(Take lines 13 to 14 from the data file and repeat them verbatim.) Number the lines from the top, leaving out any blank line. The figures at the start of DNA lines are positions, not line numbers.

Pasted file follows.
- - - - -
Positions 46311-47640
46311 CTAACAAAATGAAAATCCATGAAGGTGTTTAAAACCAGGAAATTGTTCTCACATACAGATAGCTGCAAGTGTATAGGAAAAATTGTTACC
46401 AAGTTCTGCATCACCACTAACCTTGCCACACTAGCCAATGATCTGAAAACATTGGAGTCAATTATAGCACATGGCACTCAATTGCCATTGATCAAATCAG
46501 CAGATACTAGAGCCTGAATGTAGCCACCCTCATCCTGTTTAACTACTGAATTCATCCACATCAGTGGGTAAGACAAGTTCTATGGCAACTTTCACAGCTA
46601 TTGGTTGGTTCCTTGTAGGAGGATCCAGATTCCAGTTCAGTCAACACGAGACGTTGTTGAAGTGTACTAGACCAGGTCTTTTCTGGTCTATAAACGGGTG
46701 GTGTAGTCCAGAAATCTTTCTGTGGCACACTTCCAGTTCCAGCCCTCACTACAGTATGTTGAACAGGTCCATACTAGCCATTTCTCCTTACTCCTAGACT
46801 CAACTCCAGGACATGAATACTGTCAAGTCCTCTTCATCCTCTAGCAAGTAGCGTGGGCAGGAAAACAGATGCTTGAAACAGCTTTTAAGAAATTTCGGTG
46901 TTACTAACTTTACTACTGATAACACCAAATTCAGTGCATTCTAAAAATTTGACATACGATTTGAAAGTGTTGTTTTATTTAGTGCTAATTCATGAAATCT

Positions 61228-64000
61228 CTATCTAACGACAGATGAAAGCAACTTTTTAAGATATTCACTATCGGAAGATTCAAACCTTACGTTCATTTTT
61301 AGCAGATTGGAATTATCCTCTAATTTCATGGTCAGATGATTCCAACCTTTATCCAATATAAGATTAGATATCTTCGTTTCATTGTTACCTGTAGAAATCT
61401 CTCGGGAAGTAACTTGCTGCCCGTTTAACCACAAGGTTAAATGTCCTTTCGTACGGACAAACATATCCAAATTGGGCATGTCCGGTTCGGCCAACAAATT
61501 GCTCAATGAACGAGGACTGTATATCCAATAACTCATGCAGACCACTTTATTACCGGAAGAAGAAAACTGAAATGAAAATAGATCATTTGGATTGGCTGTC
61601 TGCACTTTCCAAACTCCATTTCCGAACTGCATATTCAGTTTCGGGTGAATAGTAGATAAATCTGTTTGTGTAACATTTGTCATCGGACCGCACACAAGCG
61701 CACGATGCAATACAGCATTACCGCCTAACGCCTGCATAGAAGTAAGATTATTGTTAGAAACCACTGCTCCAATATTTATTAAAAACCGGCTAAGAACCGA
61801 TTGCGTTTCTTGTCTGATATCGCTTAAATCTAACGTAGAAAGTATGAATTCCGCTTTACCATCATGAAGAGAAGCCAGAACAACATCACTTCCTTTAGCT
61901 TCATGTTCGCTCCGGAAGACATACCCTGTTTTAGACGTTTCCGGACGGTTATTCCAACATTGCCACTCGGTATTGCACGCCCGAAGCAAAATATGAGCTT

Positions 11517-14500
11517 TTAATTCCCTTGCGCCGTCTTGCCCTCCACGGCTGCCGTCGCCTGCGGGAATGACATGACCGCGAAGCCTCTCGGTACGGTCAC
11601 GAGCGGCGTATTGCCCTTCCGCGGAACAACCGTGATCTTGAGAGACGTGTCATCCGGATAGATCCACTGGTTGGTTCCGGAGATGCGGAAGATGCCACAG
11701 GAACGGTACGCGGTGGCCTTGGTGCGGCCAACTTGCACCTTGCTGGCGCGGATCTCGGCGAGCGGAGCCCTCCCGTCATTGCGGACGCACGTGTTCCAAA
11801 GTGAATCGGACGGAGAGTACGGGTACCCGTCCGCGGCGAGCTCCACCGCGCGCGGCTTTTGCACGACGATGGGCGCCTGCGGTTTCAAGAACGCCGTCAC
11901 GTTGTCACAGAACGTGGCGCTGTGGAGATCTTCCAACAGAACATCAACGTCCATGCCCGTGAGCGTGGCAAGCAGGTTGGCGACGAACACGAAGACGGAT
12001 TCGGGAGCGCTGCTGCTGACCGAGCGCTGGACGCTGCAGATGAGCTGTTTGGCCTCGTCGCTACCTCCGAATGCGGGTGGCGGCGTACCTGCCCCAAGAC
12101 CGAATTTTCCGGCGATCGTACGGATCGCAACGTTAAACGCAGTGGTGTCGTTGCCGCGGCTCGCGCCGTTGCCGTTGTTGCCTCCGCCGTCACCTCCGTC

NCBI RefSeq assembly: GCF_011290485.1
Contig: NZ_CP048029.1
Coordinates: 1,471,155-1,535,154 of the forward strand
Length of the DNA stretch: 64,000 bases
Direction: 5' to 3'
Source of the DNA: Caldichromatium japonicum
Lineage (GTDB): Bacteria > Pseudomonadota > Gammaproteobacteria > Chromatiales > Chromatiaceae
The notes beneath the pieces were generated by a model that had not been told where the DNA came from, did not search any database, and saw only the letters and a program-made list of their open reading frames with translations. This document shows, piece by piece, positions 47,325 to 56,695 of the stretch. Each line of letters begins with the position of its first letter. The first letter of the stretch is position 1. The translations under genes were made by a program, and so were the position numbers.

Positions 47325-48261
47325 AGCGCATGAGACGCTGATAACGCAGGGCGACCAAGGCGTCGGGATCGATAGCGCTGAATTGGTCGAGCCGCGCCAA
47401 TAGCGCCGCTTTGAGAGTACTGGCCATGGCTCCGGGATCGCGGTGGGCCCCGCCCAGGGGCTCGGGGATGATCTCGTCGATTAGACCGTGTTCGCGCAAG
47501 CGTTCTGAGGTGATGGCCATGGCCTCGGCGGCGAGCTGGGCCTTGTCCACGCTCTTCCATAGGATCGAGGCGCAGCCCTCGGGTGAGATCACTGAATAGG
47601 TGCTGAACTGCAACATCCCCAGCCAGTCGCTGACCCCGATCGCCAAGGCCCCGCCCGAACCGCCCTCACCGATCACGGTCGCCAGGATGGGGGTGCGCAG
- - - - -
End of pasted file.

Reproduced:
61501 GCTCAATGAACGAGGACTGTATATCCAATAACTCATGCAGACCACTTTATTACCGGAAGAAGAAAACTGAAATGAAAATAGATCATTTGGATTGGCTGTC
61601 TGCACTTTCCAAACTCCATTTCCGAACTGCATATTCAGTTTCGGGTGAATAGTAGATAAATCTGTTTGTGTAACATTTGTCATCGGACCGCACACAAGCG